The “excessive prices” of assisted living, nursing home and home care make long-term care insurance a necessity, according to two Connecticut senators who on Thursday identified making long-term care insurance more affordable as one of their healthcare policy priorities for 2020.
New York’s Medicaid program would see $2.5 billion in cuts under a $178 billion state budget proposal outlined Tuesday by Gov. Andrew Cuomo. Increasing costs in the program are due in part to costs related to managed long-term care, according to the governor.
Assisted living communities, memory care communities, nursing homes and hospitals treating older adults in New Jersey have new end-of-life care training and policy requirements under a bill signed into law Tuesday by Gov. Phil Murphy.
Employers would be subject to additional requirements under bills at the national and state level that aim to protect older workers from age discrimination.
South Dakota could join at least four other states where resident-initiated electronic monitoring is permitted in resident rooms of assisted living communities.
Senior living provider advocates in Georgia say they will be watching regulatory and legislative responses to a recent Atlanta Journal-Constitution investigation of the industry in Georgia to try to ensure that they don’t negatively affect the provision of care in the communities.
A proposal to enact a state False Claims Act in Pennsylvania “has the potential to impact the entire long-term care continuum” even though assisted living and personal care communities do not currently participate in the Keystone State’s Medicaid system, according to one provider group.
California’s plan to establish a single market for drug pricing within the state could set Medicaid policy for the entire country, some experts say, because the federal-state program requires all states to pay the lowest price available in any U.S. market.
Legislators in New Hampshire have been scrambling to clarify new minimum training requirements for workers in assisted living and other settings caring for residents with dementia after a bill with the requirements was tucked into the state budget and passed even though it “wasn’t ready for prime time.”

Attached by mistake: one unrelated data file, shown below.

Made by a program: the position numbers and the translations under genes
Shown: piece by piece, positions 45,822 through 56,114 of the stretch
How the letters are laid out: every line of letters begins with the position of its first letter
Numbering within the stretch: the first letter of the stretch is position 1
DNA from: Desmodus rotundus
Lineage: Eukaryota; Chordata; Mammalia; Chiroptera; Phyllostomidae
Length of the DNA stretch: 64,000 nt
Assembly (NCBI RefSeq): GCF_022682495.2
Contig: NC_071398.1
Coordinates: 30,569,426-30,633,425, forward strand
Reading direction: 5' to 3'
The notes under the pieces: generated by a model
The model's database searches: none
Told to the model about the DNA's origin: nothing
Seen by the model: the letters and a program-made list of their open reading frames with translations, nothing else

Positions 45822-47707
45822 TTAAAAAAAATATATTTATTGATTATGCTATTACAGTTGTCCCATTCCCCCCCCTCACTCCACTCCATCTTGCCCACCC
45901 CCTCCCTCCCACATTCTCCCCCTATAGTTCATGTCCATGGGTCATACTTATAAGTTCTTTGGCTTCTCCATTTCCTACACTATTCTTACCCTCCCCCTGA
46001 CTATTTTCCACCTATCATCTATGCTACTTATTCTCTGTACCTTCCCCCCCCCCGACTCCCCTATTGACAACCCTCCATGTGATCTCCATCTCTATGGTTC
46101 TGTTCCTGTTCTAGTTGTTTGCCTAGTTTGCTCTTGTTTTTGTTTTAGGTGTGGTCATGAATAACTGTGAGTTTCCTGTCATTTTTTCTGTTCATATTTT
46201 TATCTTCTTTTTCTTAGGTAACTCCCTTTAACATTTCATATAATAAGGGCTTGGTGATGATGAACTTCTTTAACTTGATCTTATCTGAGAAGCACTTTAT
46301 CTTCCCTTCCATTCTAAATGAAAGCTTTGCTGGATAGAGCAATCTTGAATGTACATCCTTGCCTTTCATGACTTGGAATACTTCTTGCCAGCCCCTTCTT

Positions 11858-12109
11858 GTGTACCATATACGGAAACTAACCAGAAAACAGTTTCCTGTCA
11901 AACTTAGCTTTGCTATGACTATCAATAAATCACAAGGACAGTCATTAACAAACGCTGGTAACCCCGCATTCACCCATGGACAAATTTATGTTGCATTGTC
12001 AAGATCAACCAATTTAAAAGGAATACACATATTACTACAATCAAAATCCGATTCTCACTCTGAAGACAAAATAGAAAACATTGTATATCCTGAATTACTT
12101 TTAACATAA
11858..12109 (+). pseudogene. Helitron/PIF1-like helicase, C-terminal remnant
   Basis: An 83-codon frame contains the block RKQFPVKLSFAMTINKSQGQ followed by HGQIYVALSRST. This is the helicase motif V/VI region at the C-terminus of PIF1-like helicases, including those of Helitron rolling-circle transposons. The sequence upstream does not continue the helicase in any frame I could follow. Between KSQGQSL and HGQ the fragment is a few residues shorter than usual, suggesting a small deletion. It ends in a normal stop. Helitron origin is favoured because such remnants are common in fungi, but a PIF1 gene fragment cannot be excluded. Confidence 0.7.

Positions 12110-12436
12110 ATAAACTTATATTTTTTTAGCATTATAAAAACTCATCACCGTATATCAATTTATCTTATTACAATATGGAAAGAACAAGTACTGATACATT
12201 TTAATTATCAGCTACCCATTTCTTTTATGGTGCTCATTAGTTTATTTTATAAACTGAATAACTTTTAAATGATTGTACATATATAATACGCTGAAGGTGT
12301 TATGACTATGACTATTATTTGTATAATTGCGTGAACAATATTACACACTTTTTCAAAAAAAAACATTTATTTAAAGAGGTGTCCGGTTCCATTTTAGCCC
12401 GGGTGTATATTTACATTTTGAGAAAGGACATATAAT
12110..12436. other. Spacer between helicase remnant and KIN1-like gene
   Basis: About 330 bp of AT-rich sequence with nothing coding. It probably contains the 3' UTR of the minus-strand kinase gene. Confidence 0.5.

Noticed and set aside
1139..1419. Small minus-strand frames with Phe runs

Two Ohio lawmakers have announced legislation that would permit residents of assisted living communities and nursing homes, or their families, to set up video cameras in their rooms. The goal, the legislators said, is to reduce incidents of elder abuse.
An Office of Alzheimer’s Disease would be created in Florida under a bill introduced Monday in the state House of Representatives by Rep. Matt Willhite, a Democrat, and Rep. Scott Plakon, a Republican.
An assisted living operator in Florida is predicting the closure of several assisted living communities there if the state’s Agency for Health Care Administration moves forward with plans to penalize assisted living communities and nursing homes that aren’t in compliance with the Sunshine State’s emergency power plans rule by the end of the year.
Assisted living will figure squarely into the work of a new Alzheimer’s Disease and Related Dementias Task Force created in the Buckeye State under S.B. 24, which Ohio Gov. Mike DeWine (R) has signed into law.
A state-sponsored assisted living report card for consumers is being created in Minnesota, thanks to legislation signed into law earlier this year. Provider organizations are encouraging operators to participate in a survey that will assist its development.
Senior living organizations with communities in certain parts of California put their disaster preparedness plans into action over the weekend as wildfires spread.
A new bill in Florida that would change the way assisted living communities report so-called adverse incidents is being described by one lay media outlet as “anti-consumer,” but the legislator behind it says the goal is to align requirements for assisted living with those for nursing homes.
California assisted living communities that allow guns on their premises will be required to centrally store the guns, unloaded, in a locked gun safe under a bill signed into law by Gov. Gavin Newsom (D).
A University of South Florida study into evacuation versus sheltering-in-place decisions at assisted living communities and skilled nursing facilities in response to hurricanes won’t be complete until 2021, but some things already are becoming apparent to the researchers.
The governor and other elected officials in Georgia are discussing regulatory changes that would affect assisted living providers in the state after an Atlanta Journal-Constitution series reported that there were more than 600 allegations of neglect and 90 of abuse by caregivers in the past four years.
For the second year in a row, more than half of the states have changed their assisted living requirements, indicating a potential trend that the National Center for Assisted Living expects to continue, executives said Thursday in releasing the group’s annual “Assisted Living State Regulatory Review.”